Convex body inclusion has been well studied in the operations research literature [32, 33]. Convex body inclusion is related to the problem of estimating the volumes of convex bodies [34, 35]. In Section 6, we present an algorithm for polytope inclusion that depends on the fact that maximizing a linear function over a polytope can be accomplished in polynomial time. Integer hull inclusion is different from convex body inclusion since in general, the set of lattice points satisfying a system of linear inequalities do not form a convex set. 2SAT polytopes were introduced in [36], where it was shown that the existence of a lattice point could be determined in time, where is the dimension of the polytope. It is known that the problem of obtaining the integer maximum of a linear function over a 2SAT polytope is, in general, NPhard. (This problem generalizes the vertex cover problem.) Horn polytopes generalize Horn clausal systems [37] and find wide application in linear complementarity and econometrics research [38].
A secondary motivation for the study of clausal equivalence problems is provided by classical computational complexity. One of the goals in complexity is to find the exact threshold at which problems become hard [10]. This paper shows that the NAEequivalence and Xequivalence problems are solvable in polynomial time for 2CNF formulas but are provably hard for the other boolean families. Likewise, we show that the integer hull inclusion problem can be solved in polynomial time for 2SAT polytopes. A surprising consequence of our work is the apparent disparity between the clausal and integer programming versions of Horn equivalence. Clausal Horn equivalence can be determined in polynomial time, whereas integer hull inclusion over Horn polytopes is coNPcomplete.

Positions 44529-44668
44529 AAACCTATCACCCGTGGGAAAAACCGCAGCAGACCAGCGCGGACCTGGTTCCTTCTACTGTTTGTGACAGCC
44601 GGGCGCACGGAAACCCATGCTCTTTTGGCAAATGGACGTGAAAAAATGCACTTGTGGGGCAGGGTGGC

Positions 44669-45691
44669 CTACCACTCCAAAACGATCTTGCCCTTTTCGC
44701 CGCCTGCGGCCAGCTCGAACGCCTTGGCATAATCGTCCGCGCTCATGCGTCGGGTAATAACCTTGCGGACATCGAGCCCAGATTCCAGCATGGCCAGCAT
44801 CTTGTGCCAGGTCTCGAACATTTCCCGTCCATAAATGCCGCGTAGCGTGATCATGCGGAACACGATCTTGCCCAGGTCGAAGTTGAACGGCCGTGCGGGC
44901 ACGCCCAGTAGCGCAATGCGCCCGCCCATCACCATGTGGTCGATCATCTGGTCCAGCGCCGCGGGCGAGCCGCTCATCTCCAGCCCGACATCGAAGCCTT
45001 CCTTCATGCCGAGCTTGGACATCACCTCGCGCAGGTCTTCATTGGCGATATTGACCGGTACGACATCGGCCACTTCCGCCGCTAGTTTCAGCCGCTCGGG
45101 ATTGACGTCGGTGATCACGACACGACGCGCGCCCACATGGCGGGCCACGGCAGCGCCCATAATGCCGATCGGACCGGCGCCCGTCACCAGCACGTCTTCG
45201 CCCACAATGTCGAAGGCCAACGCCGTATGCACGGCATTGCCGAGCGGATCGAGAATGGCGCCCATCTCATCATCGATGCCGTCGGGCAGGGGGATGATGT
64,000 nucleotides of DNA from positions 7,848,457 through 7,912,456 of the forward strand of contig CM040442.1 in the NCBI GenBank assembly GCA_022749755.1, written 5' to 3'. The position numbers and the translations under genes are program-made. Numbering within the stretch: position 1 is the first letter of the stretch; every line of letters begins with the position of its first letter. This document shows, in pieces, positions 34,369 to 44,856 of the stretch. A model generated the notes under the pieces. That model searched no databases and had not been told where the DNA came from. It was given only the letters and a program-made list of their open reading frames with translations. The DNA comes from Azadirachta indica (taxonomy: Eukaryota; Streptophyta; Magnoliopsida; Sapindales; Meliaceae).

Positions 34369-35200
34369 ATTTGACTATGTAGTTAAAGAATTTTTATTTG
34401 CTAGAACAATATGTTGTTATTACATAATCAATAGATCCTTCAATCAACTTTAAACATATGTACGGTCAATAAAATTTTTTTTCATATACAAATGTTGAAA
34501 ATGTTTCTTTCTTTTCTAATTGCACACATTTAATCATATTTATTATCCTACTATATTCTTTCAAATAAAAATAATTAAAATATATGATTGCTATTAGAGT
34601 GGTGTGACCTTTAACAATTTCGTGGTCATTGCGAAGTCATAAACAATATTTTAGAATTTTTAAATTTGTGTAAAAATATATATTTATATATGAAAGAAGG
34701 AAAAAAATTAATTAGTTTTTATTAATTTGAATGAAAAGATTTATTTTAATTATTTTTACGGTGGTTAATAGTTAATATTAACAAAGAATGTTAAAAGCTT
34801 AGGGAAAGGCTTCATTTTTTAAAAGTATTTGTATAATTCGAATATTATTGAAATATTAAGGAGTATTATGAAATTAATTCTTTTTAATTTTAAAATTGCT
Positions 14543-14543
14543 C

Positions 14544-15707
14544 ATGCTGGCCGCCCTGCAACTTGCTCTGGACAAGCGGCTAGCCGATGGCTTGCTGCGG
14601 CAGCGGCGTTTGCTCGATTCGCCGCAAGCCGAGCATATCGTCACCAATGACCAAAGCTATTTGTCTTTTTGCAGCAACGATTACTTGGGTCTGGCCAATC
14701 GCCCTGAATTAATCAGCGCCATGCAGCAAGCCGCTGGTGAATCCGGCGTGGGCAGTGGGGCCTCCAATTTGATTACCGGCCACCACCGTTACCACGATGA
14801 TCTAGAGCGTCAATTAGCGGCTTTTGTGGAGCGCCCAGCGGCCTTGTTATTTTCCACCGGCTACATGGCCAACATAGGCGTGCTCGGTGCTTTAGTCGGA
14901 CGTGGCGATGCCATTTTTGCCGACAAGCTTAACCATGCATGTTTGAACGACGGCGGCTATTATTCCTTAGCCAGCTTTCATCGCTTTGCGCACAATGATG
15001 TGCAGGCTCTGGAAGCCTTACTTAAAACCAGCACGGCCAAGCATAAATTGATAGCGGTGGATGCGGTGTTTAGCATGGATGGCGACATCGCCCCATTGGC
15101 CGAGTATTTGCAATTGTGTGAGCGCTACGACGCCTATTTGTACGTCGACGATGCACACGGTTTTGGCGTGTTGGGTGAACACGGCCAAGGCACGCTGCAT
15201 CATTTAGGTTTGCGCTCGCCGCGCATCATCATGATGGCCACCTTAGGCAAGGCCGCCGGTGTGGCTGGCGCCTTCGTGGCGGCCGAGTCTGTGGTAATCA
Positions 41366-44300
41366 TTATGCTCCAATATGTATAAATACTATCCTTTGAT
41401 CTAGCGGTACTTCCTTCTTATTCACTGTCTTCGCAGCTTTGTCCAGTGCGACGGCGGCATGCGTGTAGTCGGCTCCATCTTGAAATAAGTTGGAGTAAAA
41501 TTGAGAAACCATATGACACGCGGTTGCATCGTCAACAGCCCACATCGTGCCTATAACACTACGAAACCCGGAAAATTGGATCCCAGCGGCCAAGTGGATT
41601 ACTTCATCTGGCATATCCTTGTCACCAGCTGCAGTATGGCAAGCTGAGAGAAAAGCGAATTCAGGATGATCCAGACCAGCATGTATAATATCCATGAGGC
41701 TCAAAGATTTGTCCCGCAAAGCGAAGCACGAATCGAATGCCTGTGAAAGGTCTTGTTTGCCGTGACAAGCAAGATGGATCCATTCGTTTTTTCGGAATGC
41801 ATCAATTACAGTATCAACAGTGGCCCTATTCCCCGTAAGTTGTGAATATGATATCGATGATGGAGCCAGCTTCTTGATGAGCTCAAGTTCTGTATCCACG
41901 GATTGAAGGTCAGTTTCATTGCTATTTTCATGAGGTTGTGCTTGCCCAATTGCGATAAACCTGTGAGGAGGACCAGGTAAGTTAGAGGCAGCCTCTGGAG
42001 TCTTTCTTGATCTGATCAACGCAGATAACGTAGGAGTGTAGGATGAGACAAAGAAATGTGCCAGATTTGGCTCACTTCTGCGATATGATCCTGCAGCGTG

4. Boolean Satisfiability Queries
This section focuses on the computational complexity of the satisfiability queries detailed in Section 2. It has been shown that the NAE2SAT problem can be solved in polynomial time [39]. Indeed, the results in [40] establish that NAE2SAT is in the complexity class L (Deterministic Logarithmic Space). Likewise, NAE3SAT has been proven NPcomplete in [8]. The arguments in [8] also establish that Monotone XSAT is NPcomplete.
We are now ready to prove the following theorem.
Theorem 4.1. XHornSAT is NPcomplete.
The proof is a reduction from Monotone XSAT to XHornSAT. Before we construct the reduction, we will prove a minor but useful lemma.
Lemma 4.2. Any Xsatisfying assignment for the formula sets to false.
Proof. We note that any Xsatisfying assignment for sets one of and to true and the other to false. Therefore, a consistent Xsatisfying assignment to must set to false.